WASHINGTON (CN) — The House voted Wednesday to recommend the Department of Justice hold former Trump advisers Peter Navarro and Dan Scavino in contempt of Congress over their monthslong refusals to comply with subpoenas from the committee investigating the Jan. 6 insurrection.
The House voted 220-203 in favor of criminal referrals, marking the third time the chamber has recommended that the Department of Justice prosecute individuals for defying subpoenas from the Jan. 6 committee, though doing so is up to the department itself. Former White House chief of staff Mark Meadows and close Trump ally Steve Bannon received criminal referrals from the House late last year, with only Bannon currently facing criminal charges.
Scavino, a former Trump communications aide, and Navarro, Trump’s former trade adviser, were previously called on by the panel to testify and turn over documents to aid in the House select committee's investigation, but the committee says both men defied their requests for information.
Navarro was subpoenaed by the panel in early February over his role in developing and promoting a plan to contest results of the 2020 election in swing states won by now-President Joe Biden as a way to delay Congress' certification of the election.
In his book "In Trump Time," Navarro detailed his time in the White House and the strategy to allege voter fraud in the 2020 election, which he described as the, "“last, best chance to snatch a stolen election from the Democrats’ jaws of deceit,” per the committee.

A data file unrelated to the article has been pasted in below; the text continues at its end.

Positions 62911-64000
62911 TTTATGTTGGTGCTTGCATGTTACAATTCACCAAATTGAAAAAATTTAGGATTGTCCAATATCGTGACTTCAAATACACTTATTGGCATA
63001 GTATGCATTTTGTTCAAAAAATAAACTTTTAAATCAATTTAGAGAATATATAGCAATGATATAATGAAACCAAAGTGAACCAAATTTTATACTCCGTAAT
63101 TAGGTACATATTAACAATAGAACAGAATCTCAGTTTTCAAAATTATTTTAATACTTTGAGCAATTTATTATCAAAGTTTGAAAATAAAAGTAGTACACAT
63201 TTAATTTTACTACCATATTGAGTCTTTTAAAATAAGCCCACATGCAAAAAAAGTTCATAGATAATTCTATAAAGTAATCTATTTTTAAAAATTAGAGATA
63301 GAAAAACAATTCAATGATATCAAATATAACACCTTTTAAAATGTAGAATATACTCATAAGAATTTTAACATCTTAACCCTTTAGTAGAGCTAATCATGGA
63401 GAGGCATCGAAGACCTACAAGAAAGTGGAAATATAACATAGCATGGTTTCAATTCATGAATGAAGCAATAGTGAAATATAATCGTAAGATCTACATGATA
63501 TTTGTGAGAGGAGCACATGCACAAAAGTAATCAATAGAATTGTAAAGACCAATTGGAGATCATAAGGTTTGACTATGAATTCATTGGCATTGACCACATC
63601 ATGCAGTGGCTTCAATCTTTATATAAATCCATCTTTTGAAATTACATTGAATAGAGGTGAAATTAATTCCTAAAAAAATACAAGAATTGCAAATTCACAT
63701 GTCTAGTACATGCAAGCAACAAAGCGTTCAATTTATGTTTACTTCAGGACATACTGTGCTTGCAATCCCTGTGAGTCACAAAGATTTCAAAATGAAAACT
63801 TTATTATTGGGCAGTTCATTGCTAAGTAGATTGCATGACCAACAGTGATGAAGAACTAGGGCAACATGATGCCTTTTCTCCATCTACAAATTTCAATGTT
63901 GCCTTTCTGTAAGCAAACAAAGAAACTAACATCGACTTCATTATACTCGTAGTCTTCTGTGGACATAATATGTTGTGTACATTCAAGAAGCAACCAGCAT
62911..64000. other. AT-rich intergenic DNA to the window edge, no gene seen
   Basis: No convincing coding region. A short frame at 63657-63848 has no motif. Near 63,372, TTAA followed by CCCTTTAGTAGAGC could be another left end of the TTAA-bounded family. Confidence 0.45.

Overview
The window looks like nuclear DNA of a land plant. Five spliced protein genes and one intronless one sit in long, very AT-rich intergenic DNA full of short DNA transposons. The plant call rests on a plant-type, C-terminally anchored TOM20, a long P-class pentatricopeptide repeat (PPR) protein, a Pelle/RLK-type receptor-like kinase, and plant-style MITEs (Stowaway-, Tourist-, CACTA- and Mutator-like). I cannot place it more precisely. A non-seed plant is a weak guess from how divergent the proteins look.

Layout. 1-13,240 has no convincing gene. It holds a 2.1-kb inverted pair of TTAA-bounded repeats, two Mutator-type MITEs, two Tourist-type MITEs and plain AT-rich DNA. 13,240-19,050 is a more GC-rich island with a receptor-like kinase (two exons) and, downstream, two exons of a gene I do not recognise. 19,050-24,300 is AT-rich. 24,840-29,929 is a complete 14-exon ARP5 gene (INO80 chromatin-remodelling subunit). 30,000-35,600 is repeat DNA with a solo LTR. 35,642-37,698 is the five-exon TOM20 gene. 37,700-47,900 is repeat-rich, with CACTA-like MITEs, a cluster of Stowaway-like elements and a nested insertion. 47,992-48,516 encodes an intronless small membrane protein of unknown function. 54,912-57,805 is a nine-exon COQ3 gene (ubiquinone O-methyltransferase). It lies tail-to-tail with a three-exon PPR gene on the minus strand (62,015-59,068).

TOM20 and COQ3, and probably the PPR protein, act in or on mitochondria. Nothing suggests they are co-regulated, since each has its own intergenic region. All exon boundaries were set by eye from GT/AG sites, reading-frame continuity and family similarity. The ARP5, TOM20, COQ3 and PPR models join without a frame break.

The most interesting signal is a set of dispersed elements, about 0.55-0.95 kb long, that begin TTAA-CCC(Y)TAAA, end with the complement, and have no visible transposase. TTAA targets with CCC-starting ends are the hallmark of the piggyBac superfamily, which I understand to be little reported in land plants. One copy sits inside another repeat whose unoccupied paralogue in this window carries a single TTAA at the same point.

Scavino, one of the longest serving Trump aides, was with the then-president on Jan. 6 and regularly monitored social media on behalf of Trump. The committee has said Scavino, "may have had advance warning of the possibility of violence on January 6th.”
The panel extended the deadline for Scavino to comply with a subpoena six separate times but he never turned over any information to the committee, according to a report released by the panel.
"Mr. Scavino worked directly with President Trump to spread President Trump's false message that the election was stolen," Representative Liz Cheney, one of two Republicans on the committee, said on the House floor. "This effort to deceive was wildly effective and wildly destructive."
Navarro has claimed that he is exempt from testifying due to Trump’s assertions of executive privilege, a protection that exempts some information from public disclosure to allow the president to openly consult members of his staff.
"If he waived the privilege, I will be happy to comply; but I see no effort by the Committee to clarify this matter with President Trump, which is bad faith and bad law,” Navarro said in a statement to the Associated Press last month.
However, Biden has waived any claims of executive privilege that would exempt Navarro or Scavino from aiding with the committee's investigation of Jan. 6.
Earlier this year, the Supreme Court rejected an attempt by Trump to keep White House documents away from the committee and its investigation.
The committee has conducted interviews with more than 800 witnesses over the course of its investigation, including a sit-down interview with Ivanka Trump earlier this week.
"The president's own daughter complied with the wishes of the committee," Representative Bennie Thompson, a Democrat from Mississippi and chair of the Jan. 6 committee, said on the House floor. "And I would think that if his daughter complied with the wishes of the committee, everyone else should— even the people who work for him."
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